On Thursday, the U.S. Fish and Wildlife Service issued permits to several counties authorizing them to resume implementing Utah’s plan to protect the Utah prairie dog. The state’s successful conservation plan was the direct result of a PLF lawsuit challenging the excessive and unconstitutional federal regulations for the species. When the federal district court struck down the regulation on constitutional grounds, it gave the state a unique opportunity to show a better way to recover the species. Whereas the federal regulation pitted property owners against prairie dogs, the state worked with property owners to improve habitat and begin moving prairie dogs from residential areas to conservation lands. The state plan is a win for both property owners and prairie dogs, the population of which doubled from 2012 to 2017 reaching 84,000. Although the Tenth Circuit’s reversal of the district court’s decision and the Supreme Court’s decision to decline review was a disappointment, the Service’s actions are a significant silver lining and a win for our clients, Utah, and the Utah prairie dog. And it was only possible because our lawsuit gave Utah the chance to show the feds there’s a better way to recover species. For more, see our blog post.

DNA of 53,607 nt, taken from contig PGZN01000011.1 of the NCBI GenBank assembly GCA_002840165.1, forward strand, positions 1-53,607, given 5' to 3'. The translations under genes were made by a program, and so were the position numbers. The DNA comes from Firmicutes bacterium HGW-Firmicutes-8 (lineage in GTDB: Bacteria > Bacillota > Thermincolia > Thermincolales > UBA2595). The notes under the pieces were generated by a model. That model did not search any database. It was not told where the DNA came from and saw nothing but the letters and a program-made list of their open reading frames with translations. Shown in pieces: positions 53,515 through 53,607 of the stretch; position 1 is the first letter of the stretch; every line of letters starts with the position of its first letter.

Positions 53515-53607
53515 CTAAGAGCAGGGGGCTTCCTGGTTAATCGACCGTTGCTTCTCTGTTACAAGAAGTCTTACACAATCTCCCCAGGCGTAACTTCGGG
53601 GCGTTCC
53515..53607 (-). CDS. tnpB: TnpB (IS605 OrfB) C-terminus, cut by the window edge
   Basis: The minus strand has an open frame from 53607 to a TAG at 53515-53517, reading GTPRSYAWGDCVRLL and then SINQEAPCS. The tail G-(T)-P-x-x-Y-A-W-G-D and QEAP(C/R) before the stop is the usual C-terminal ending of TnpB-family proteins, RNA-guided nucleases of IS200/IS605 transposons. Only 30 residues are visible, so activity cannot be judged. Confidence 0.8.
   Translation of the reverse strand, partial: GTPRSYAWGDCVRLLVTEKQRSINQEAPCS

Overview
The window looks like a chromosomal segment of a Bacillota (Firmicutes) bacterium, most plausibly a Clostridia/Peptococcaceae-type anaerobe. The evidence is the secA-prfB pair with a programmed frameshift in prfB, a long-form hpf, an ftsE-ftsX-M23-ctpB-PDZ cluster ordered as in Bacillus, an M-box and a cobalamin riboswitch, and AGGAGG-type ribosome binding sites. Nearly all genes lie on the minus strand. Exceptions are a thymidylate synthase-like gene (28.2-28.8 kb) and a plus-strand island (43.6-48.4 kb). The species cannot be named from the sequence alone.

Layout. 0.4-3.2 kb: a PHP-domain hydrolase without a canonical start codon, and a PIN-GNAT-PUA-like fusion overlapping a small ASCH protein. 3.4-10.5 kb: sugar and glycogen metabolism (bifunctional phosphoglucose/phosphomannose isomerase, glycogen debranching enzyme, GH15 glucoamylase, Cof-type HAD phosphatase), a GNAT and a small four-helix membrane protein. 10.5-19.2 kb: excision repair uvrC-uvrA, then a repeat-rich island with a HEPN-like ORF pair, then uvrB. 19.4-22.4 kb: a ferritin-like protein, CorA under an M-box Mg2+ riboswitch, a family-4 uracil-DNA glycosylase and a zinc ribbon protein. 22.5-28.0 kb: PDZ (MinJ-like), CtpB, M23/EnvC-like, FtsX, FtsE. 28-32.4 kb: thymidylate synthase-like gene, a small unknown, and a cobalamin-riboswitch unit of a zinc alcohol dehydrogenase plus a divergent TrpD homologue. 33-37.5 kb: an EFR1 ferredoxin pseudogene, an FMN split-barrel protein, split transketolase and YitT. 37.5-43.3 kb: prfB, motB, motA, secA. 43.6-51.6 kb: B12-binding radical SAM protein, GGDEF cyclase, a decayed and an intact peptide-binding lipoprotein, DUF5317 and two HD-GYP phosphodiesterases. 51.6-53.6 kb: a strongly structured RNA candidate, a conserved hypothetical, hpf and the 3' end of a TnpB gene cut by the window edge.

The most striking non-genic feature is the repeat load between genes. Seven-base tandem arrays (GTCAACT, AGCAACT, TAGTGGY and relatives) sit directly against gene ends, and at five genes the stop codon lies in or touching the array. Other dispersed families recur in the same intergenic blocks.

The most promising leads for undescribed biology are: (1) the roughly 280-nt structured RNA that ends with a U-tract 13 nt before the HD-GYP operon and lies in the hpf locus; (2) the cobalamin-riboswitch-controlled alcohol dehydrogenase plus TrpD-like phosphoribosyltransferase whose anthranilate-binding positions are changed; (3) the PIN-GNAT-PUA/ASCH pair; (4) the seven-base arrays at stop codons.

One politician should not have unilateral authority over the use of 640 million acres of public land
This week, in National Mining Association v. Zinke, PLF filed a brief on behalf of Gregory Yount, a self-employed prospector and miner, that asks the Supreme Court to hear two cases involving the use of federal public land. At issue is whether one unelected official can prevent uses like recreation, grazing, timber production, and mining on federally controlled land. In a 1976 statute, Congress authorized the Secretary of Interior to make these types of decisions, but retained the ability to overturn the Secretary’s decision through a vote of Congress that did not require the President’s signature. A few years later, in an unrelated case dealing with immigration law, the Supreme Court held that this sort of “legislative veto” of executive action is unconstitutional. Such legislative vetoes, the Court found, violated the Separation of Powers doctrine by giving Congress too much power over the Executive branch. This raises an important question: Would Congress have given the Secretary of Interior the authority to withdraw millions of acres of land from multiple use if Congress knew its legislative veto power over those withdrawals would be later found unconstitutional? When one part of a law is found unconstitutional, courts are often asked to determine whether other parts must be tossed out as well – because they are so closely intertwined with one another. But here, the Ninth Circuit decided that the Secretary retains the power to unilaterally withdraw vast acreages of land, despite Congress intention to give the Secretary only limited authority. The Ninth Circuit simply failed to adequately consider how closely the withdrawal power was tied to the veto power. The Supreme Court now has an opportunity to correct the Ninth Circuit’s mistake.